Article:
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Major Pennsylvania Anthracite Coal Mine Project to be Financed by $1 Million Grant



By John Beauge

September 4, 2018 - Coal could be coming out of the ground as early as next month at what is described as the largest current development in the commonwealth's anthracite region.

The rain has to let up for that to occur, Gregg Driscoll, president and chief executive officer of the Blaschak Coal Co., said Tuesday.

The company, based in Mahanoy City, is in the process of reopening an old surface mine north of Route 61 between Mount Carmel and Centralia in Columbia County. "We're excited about it," he said.


The borough of Mount Carmel is partially visible in the background of this picture taken in late June. 

Photo by Blaschak Coal Co.

The state recently approved a $1 million Redevelopment Assistance Capital Program grant to help fund the project. The company sought $4.5 million.

Blaschak, owned by Milestone Partners Inc., a Radnor-based investment firm, expects to spend $13 million to reopen and provide equipment for the mine, Driscoll said. It already has invested a little more than $10 million, he said.

Preparation work includes removing material placed in the pit by the owner, Mallard Contracting, as part of a reclamation process, Driscoll said. 

Blaschak has signed a 20-year-lease with the Helfrick family that owns Mallard and anticipates mining between 200,000 and 300,000 tons of ready-to-burn anthracite annually, he said.

The coal will come from what is known as the "mammoth vein" that is 80 feet thick, he explained. It is one of 13 or 14 seams of coal in the anthracite region, he said.

Between 25 and 30 United Mine Workers Union members earning in the range of $65,000 to $85,000 a year will staff the facility, Driscoll said. "It's a good living wage," he said.

Some of the employees are coming from a closed mine near Centralia, he said. It will provide them with continued employment, he said.

"Anthracite has been an important part of the economy and culture of the eastern mining region in Pennsylvania for 200 years," Driscoll pointed out.

"Anthracite is used differently from bituminous coals and has both energy and non-energy uses.

"We are excited about the future of anthracite mining and distribution in Pennsylvania and see continued growth as a real and meaningful economic and environmental benefit to the region," he said.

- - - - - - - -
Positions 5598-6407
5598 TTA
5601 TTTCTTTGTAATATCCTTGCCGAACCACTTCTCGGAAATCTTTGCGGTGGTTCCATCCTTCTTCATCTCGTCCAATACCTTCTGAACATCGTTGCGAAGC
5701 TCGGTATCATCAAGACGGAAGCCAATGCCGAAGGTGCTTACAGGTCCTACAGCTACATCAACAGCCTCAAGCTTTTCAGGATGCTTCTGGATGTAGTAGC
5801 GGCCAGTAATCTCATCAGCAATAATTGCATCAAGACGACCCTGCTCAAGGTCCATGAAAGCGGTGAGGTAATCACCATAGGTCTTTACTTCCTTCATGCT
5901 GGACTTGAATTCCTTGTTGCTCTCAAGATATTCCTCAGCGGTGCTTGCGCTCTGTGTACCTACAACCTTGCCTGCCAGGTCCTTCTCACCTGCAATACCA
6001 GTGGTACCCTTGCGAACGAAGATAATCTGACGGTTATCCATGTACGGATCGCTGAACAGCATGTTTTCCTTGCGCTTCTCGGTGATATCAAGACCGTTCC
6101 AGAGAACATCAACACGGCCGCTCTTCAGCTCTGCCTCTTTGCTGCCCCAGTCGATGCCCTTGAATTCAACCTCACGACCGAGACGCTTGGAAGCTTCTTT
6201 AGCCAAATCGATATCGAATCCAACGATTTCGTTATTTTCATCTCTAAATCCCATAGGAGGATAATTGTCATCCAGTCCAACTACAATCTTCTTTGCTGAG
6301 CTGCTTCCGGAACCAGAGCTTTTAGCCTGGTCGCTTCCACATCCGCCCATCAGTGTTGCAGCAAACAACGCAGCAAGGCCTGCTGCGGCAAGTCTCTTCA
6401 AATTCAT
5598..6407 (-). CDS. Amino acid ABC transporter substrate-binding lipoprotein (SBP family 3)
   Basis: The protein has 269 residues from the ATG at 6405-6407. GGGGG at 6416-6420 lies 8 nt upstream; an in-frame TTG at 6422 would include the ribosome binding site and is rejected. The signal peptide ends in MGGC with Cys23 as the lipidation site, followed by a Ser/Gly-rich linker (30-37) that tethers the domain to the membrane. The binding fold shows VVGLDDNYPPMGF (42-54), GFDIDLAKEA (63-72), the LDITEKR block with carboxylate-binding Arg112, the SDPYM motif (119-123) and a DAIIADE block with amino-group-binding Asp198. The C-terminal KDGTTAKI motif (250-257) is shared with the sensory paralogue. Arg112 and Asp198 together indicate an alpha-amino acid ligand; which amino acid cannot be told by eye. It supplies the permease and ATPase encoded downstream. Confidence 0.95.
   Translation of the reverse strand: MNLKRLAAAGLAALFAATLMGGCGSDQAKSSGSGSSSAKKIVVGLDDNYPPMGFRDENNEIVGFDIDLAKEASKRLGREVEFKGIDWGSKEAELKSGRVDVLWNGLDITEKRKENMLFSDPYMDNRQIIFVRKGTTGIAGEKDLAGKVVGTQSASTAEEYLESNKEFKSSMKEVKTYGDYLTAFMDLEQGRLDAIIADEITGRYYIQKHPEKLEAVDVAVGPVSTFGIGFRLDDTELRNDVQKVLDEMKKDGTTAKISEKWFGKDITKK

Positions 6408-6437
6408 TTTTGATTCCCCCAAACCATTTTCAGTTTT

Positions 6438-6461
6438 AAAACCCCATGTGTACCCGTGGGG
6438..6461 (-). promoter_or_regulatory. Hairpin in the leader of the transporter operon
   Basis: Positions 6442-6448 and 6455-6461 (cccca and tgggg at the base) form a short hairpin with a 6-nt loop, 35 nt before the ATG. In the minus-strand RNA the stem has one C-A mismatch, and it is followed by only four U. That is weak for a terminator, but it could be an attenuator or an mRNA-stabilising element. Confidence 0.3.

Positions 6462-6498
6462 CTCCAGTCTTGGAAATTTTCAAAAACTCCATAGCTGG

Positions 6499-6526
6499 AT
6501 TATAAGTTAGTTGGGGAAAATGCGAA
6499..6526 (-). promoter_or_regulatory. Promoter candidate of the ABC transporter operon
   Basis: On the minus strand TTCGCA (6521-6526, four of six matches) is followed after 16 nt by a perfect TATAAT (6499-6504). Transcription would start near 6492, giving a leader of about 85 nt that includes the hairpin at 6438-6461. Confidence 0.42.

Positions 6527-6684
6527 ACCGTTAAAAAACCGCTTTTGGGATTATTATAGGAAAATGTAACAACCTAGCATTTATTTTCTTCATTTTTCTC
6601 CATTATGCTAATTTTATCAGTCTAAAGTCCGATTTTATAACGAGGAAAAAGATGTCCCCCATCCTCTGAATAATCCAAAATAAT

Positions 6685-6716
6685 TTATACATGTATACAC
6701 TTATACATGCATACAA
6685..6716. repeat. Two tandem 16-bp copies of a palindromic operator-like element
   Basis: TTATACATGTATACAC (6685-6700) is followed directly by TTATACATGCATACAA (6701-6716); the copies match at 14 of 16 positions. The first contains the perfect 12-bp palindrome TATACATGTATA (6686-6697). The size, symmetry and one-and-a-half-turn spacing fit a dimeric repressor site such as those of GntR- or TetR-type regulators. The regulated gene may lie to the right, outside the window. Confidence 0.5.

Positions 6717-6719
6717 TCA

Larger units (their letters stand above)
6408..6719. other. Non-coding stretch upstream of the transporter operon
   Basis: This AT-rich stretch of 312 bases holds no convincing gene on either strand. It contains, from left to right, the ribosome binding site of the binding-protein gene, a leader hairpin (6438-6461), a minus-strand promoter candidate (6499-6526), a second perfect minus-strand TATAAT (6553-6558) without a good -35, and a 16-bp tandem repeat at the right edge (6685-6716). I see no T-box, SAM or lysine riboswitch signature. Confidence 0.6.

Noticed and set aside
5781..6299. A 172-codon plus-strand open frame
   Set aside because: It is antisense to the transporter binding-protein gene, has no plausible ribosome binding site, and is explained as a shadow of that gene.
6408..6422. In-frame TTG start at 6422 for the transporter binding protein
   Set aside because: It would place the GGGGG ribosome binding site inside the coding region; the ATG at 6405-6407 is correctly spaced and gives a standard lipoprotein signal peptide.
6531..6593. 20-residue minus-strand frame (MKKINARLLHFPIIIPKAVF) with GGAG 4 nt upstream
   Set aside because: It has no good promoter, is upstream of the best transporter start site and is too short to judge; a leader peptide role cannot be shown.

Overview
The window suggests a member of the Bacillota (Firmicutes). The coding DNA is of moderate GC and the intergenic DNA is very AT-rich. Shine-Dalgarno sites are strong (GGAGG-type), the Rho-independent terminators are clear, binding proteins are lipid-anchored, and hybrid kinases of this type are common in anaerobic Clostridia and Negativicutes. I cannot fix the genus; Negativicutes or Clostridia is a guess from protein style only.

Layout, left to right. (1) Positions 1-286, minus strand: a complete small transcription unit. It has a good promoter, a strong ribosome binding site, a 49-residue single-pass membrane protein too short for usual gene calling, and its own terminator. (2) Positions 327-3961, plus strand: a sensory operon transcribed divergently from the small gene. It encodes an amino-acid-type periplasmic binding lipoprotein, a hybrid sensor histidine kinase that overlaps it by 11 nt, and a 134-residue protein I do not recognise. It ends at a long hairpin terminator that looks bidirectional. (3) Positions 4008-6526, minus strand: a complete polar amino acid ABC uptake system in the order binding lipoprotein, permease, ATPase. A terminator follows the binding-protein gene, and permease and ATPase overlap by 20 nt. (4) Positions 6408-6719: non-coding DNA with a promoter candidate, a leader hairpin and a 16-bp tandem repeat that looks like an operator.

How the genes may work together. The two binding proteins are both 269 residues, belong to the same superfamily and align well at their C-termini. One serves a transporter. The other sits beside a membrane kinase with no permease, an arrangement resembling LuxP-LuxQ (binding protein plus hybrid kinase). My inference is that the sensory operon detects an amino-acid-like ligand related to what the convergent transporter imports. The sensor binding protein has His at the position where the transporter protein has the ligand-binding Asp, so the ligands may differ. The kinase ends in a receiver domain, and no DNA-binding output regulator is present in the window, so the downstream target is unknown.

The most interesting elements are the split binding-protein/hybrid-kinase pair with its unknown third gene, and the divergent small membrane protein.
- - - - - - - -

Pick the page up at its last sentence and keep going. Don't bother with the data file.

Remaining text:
In announcing the grant, Gov. Tom Wolf said the mine will provide a considerable production of high quality anthracite coal for more than 20 years.

"As mining progresses, the land will be reclaimed and made available for alternative uses in the community," he said. "Wages for the created jobs more than double the median household income in the region."

Blaschak's goal is to leave the site looking better than when it arrived, Driscoll said.


That tricky balance is seen particularly in Nigeria, where coal is abundant and cheap yet some 54% of the country’s 190 million citizens lack access to electricity. The country has a plan under way to deliver power from coal-fired plants to more of its people.

Today, Nigeria generates all of its power with a mix of hydroelectric dams and natural gas, but frequent vandalism of pipelines causes power shortages. By 2030, Africa’s biggest economy plans to add 30 gigawatts of power, of which about 30% will be produced by renewable sources and about 3% will be from coal. The project will cost about $3.5 billion a year.

The World Bank approved a $350 million loan for solar mini-grids and other equipment to provide electricity in Nigeria. But the bank has said it would no longer finance projects involving coal—anywhere in the world. Bank officials say countries looking to fund coal ventures should look to the private sector.

“I think it’s simplistic to begin to separate renewable energy from fossil fuel,” said Babatunde Fashola, Nigeria’s minister of power, works and housing. “What the world really needs is to achieve a balance.”

There are some 2 billion tons of coal in the country, according to estimates, and economists say putting it to use to spread power could be a boon for the economy.

Many emerging nations are fighting similar issues, even as more prosperous countries such as the U.S. and the U.K. have reduced the use of coal to produce electricity.

On the Asian continent, home of the world’s largest coal reserves, China and India account for most of the growth in coal use. Vietnam plans a fivefold increase in its coal capacity through 2035, according to the Clean Coal Centre, a division of the IEA.

Bangladesh plans to use coal to generate 50% of the country’s power by 2030, up from 2% today. Like many countries in the region, it is funding its expansion with loans and technological help from China and Japan. Toshiba Corp. and other partners are building a coal power plant and port on Matarbari Island in Bangladesh. The project will cost about $4 billion, with most of its financing coming from the Japan International Cooperation Agency.

Some countries looking into coal-expansion plans are hoping the Trump administration will take a pro-coal approach to the 2016 Electrify Africa Act, which set aside funds for energy projects on the continent without specifying a preference for how power is generated.


An official familiar with the program’s vetting process says the program, known as Power Africa, “promotes an all-of-the-above energy development strategy for sub-Saharan Africa.” - Your Foremost Source for Coal News